The Military Acceptance Project is being honored as a Champion of Change for its work ensuring the safety, dignity, and equality for the lesbian, gay, bisexual, and transgender (LGBT) community, as demonstrated by the organization's inspiring video entry in the LGBT Pride Month Video Challenge.
Kristen Kavanaugh wrote the following blog post on its behalf.
Acceptance is a basic human need.
For far too long, members of the lesbian, gay, bisexual and transgender (LGBT) community have lived with that need unmet. This is especially true of those who have served in our nation’s military. But thanks to the Obama Administration, so many service members and veterans can now take steps toward filling that void.
The Military Acceptance Project is honored to represent LGBT service members and veterans as a White House Champion of Change. We dedicate this award to the countless number of men and women who have served our country in silence throughout history and those who continue to protect our freedoms today.
Our mission is to promote acceptance of all people within the military and society at large. We believe in encouraging every service member and veteran to realize their worth and to find pride in their service to our country. Putting a face to the service of gay and lesbian service members has the ability to shatter the negative stereotypes that the general public may have about their service.
We produced the “Just Like You” video to reinforce this belief. For many of our video participants, this was the first time they discussed their service openly. For many of them, this was the first time that they came out to their military colleagues. Much to their surprise, they each received overwhelming support from family, friends, former colleagues and total strangers. Through their personal courage, they set an example for other service members/veterans to feel confident in sharing their stories.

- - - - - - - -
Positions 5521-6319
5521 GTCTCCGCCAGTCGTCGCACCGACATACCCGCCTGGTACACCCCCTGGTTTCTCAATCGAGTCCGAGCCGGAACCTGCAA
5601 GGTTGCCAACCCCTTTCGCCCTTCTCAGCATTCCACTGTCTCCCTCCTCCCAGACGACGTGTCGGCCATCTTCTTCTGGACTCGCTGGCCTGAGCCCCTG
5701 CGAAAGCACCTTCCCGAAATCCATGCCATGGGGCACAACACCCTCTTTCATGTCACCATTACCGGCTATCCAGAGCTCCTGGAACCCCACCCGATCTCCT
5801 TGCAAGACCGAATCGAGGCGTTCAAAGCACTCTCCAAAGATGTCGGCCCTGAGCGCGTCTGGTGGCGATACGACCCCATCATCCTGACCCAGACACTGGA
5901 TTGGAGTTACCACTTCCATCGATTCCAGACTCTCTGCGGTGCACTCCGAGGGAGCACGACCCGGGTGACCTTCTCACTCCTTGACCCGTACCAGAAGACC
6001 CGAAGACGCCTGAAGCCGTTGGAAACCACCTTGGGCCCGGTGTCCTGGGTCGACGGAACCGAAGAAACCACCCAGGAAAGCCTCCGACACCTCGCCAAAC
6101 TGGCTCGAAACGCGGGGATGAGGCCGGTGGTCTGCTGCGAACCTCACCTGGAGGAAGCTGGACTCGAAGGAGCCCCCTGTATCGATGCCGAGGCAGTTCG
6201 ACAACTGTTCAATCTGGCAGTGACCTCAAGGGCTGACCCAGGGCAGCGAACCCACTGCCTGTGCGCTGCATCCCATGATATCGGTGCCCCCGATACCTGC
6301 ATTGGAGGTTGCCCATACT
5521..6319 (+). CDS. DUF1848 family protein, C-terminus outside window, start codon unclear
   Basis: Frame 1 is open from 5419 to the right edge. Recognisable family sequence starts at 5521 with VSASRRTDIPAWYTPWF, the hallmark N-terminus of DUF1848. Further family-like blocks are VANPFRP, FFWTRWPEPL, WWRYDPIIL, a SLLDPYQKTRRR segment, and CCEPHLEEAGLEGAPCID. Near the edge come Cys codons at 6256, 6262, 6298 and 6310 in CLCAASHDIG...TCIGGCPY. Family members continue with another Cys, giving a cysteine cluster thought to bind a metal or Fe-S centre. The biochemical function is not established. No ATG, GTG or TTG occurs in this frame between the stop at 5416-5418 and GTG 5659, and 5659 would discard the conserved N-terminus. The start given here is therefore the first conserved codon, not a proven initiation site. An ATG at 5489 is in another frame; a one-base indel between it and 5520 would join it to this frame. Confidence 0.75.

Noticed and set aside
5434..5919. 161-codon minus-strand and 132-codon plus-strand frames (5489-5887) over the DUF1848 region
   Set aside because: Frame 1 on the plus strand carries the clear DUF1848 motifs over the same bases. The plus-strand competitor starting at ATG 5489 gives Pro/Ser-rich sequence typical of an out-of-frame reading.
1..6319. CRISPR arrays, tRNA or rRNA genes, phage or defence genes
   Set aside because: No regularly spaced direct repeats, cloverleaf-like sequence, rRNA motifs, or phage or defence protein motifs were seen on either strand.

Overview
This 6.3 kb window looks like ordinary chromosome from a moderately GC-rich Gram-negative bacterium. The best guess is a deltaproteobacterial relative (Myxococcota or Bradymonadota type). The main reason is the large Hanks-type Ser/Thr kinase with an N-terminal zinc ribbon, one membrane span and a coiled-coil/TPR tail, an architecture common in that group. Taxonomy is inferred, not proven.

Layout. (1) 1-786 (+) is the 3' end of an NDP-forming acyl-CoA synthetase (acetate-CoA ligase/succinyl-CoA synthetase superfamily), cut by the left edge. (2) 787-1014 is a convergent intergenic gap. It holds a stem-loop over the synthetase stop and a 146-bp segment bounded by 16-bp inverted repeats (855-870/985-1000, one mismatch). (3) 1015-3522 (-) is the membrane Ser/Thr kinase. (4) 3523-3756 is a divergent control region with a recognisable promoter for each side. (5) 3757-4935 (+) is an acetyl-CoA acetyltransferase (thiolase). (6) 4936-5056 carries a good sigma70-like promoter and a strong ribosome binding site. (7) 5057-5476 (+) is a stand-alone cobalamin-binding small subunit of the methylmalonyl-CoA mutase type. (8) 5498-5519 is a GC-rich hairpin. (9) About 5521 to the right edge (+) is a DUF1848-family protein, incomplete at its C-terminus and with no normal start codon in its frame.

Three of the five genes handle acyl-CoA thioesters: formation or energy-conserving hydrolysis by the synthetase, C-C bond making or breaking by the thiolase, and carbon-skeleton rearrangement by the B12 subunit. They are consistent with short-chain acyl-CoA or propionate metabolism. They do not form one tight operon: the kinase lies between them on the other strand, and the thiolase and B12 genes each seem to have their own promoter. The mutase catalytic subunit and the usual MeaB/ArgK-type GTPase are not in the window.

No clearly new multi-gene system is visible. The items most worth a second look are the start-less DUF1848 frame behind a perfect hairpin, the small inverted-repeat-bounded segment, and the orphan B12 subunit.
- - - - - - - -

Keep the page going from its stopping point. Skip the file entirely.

This is cultural change in its purest form. We believe in changing culture one conversation at a time. We, at the Military Acceptance Project, are conversation starters. We recognize the importance of having difficult conversations in order to build stronger communities and find common ground despite perceived differences.
In her Human Rights Day speech, Secretary of State Hillary Clinton stated, “it takes a constellation of conversations” to change the attitudes about the LGBT community at large. We hope our video started conversations about the service of gays and lesbians in our military. In the next phase of our work, we want start conversations about acceptance across the country- in schools and community organizations, in businesses large and small. We want to initiate a dialogue that continues to encourage our society to build a culture of acceptance and fulfill one another’s basic human need: to feel accepted.